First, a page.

State v. Holt

Decision Date11 July 2006
Docket NumberNo. 03-549.,03-549.
Citation139 P.3d 819,332 Mont. 426,2006 MT 151
PartiesSTATE of Montana, Plaintiff and Respondent, v. Craig W. HOLT, Defendant and Appellant.
CourtMontana Supreme Court

Chad Wright, Appellate Defender, Helena, for Appellant:

Mike McGrath, Attorney General; John Paulson, Assistant Attorney General, Helena, Dennis Paxinos, Yellowstone County Attorney; Robert L. Deschamps, III, Special Deputy County Attorney, Billings, for Respondent.

Justice JOHN WARNER delivered the Opinion of the Court.

¶ 1 Craig W. Holt (Holt) appeals a judgment and sentence docketed June 3, 2003, in the Thirteenth Judicial District, Yellowstone County. We affirm in part and reverse in part.

¶ 2 We restate and address the following issues on appeal:

¶ 3 1. Did the District Court err in not dismissing charges of theft in Counts I and III because the affidavit in support of the information did not allege independent admissible evidence that Holt exercised unauthorized control over the money he allegedly stole?

¶ 4 2. Did the District Court err in refusing to sever the trial of Count I from Counts III and IV?

¶ 5 3. Must this Court exercise its plain error jurisdiction and conclude Holt may withdraw his nolo contendere plea?

¶ 6 4. Did the District Court err by not making an informative inquiry into Holt's ability to pay restitution?

¶ 7 5. Did the District Court err in imposing conditions on Holt's suspended sentence prohibiting his possession or consumption of alcohol and prohibiting him from establishing a checking or credit card account?

BACKGROUND

¶ 8 Holt was charged by Information with five counts of felony theft, in violation of § 45-6-301(1)(b), MCA, on April 2, 2001. The Information and supporting affidavit alleged five instances in which Holt, while an attorney in Billings, purposely or knowingly obtained or exerted unauthorized control over money of his clients, and he used or concealed the money so as to deprive the owners of its use. During the course of the case, the District Court dismissed Counts II and V. The facts concerning these charges are not relevant to this appeal, and are not discussed.

¶ 9 Count I alleged theft from the Estate of Edward Dietz (Edward) by Holt between November 1992 and January 1997. Holt was hired as the attorney for Edward's estate by Adolph Dietz (Adolph), the personal representative. Adolph and Holt opened a joint checking account in the estate's name in November 1992. Adolph signed blank checks on the estate account and left them with Holt. Using these checks, Holt transferred money from the estate account to his attorney trust fund account. The amount of these transfers was alleged to be more than $367,000.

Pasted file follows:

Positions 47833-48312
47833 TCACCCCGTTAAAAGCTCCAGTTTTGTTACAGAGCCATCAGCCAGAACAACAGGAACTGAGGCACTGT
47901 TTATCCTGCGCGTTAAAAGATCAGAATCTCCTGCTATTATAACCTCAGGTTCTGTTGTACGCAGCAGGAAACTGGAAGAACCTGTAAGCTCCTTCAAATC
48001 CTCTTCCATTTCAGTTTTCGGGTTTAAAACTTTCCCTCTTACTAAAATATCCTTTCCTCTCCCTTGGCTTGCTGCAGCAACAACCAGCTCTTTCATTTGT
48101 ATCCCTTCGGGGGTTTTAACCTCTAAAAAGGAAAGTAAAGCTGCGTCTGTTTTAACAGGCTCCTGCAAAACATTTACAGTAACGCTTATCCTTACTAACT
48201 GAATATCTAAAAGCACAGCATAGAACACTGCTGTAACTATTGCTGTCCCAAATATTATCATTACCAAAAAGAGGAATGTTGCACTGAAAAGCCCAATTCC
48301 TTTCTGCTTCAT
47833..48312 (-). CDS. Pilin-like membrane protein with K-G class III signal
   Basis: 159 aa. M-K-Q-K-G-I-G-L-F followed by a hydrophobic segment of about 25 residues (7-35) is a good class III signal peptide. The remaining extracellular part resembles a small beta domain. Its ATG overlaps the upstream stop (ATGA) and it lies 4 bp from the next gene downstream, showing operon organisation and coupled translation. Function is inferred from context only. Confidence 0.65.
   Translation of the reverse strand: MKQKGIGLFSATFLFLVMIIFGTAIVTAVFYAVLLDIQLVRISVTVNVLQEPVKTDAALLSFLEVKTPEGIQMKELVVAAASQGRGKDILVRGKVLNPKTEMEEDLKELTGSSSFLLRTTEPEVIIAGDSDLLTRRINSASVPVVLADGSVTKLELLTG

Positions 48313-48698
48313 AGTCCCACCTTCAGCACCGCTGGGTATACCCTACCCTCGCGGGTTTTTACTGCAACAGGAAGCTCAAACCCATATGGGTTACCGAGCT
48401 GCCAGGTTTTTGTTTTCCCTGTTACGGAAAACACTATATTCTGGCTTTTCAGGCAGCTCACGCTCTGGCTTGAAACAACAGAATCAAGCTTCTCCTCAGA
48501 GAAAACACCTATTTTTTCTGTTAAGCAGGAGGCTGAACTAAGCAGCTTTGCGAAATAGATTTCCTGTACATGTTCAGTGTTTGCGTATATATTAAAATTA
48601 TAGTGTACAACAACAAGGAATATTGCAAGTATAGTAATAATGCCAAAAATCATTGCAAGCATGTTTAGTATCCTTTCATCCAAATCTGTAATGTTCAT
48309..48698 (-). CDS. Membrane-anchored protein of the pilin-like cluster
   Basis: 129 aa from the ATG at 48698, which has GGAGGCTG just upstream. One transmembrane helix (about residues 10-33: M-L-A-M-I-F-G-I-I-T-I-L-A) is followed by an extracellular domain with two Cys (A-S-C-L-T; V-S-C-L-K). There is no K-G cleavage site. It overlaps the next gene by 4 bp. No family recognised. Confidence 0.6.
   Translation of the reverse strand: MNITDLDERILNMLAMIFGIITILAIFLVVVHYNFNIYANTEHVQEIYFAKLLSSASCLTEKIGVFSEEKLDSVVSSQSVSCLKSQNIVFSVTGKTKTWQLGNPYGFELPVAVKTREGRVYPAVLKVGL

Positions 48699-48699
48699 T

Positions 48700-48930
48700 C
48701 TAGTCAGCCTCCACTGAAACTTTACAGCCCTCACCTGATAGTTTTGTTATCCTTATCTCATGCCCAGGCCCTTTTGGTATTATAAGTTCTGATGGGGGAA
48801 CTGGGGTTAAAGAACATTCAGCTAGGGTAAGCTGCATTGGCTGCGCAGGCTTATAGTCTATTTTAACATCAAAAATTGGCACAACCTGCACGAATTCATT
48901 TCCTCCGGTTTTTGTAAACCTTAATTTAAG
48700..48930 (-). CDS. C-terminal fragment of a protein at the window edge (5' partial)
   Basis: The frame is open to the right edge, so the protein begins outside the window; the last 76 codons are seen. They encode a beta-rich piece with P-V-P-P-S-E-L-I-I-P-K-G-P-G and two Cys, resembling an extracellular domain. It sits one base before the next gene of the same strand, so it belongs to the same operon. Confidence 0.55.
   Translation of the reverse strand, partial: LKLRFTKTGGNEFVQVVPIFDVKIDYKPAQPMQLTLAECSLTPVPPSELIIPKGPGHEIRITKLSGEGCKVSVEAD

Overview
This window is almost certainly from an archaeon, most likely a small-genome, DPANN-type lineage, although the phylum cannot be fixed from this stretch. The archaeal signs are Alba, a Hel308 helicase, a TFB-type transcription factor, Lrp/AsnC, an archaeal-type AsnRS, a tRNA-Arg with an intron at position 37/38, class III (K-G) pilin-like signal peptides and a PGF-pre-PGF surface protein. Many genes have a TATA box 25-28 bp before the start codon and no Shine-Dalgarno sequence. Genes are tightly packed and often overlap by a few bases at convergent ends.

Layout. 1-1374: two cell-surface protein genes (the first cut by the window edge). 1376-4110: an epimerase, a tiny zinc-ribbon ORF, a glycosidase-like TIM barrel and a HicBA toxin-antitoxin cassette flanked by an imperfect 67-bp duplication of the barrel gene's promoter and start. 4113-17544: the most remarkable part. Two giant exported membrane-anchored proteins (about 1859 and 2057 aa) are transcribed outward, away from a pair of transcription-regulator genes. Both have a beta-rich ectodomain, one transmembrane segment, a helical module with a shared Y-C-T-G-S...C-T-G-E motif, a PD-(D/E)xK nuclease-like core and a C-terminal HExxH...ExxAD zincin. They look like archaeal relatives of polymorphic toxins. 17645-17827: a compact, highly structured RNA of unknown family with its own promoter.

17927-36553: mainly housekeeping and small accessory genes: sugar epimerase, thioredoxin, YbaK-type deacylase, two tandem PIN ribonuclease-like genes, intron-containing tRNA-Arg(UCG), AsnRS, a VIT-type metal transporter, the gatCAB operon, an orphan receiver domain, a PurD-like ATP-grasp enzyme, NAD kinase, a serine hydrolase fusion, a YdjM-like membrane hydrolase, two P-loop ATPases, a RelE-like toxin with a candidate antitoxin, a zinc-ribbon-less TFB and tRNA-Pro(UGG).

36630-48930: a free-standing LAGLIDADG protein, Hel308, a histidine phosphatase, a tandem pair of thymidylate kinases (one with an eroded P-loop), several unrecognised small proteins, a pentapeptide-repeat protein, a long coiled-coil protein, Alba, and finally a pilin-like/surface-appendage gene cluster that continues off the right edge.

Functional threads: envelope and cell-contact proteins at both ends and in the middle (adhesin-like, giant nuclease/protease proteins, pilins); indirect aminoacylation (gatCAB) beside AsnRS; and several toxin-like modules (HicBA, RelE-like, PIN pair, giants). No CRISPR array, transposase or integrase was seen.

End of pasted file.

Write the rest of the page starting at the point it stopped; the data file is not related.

¶ 10 In late 1995, Adolph consulted Billings attorney Steven Hanson (Hanson), asking questions regarding Holt's handling of Edward's estate. Adolph died in June 1997, having never pursued a change of counsel for Edward's estate. After Adolph's death, his heirs hired attorney Hanson to probate Adolph's estate. While probating the estate, Hanson met with Holt. During this meeting, Holt admitted that money was missing from the account of Edward's estate, and alleged he had recently discovered that his secretary had been embezzling funds. While Holt and the State dispute the amount of money embezzled by the secretary (Holt claims at least $29,592, while the State claims that an audit showed less than $2,400), the total amount of money unaccounted for from Edward's estate was more than $300,000.

¶ 11 Count III alleged theft from the Conservatorship of Irene Sillivan (Irene) by Holt between October 1998 and December 1999. Holt allegedly failed to return $8,500 he had taken from Irene's estate. Craig Sillivan (Craig) was Irene's conservator, and he hired Holt as counsel for the conservatorship. Craig transferred $15,000 to Holt in October or November of 1998 to cover legal fees and investigative costs to search for bonds owned by Irene.

¶ 12 In 1999, Holt quit the practice of law, and Billings attorney Deborah Bishop (Bishop) took over the accounting for Irene's conservatorship. Bishop contacted Holt in September 1999 about the legal fees from Craig. Holt responded that he had applied $1,500 of the $15,000 for his fee, $5,000 for investigative costs and he would return the remaining $8,500 by the second week of October 1999. Bishop again contacted Holt in late October and also in November 1999 about the money. Holt neither responded to Bishop nor re-paid the $8,500. Bishop then filed a complaint with the Commission on Practice on behalf of the conservatorship. Holt told the Commission that Craig had told him not to pay the $8,500 until instructed to do so, but evidence exists that Craig denied that such a conversation took place. Craig has since died. The State Bar of Montana Lawyers' Fund for Client Protection paid the conservatorship $8,500 as reimbursement for the money taken by Holt.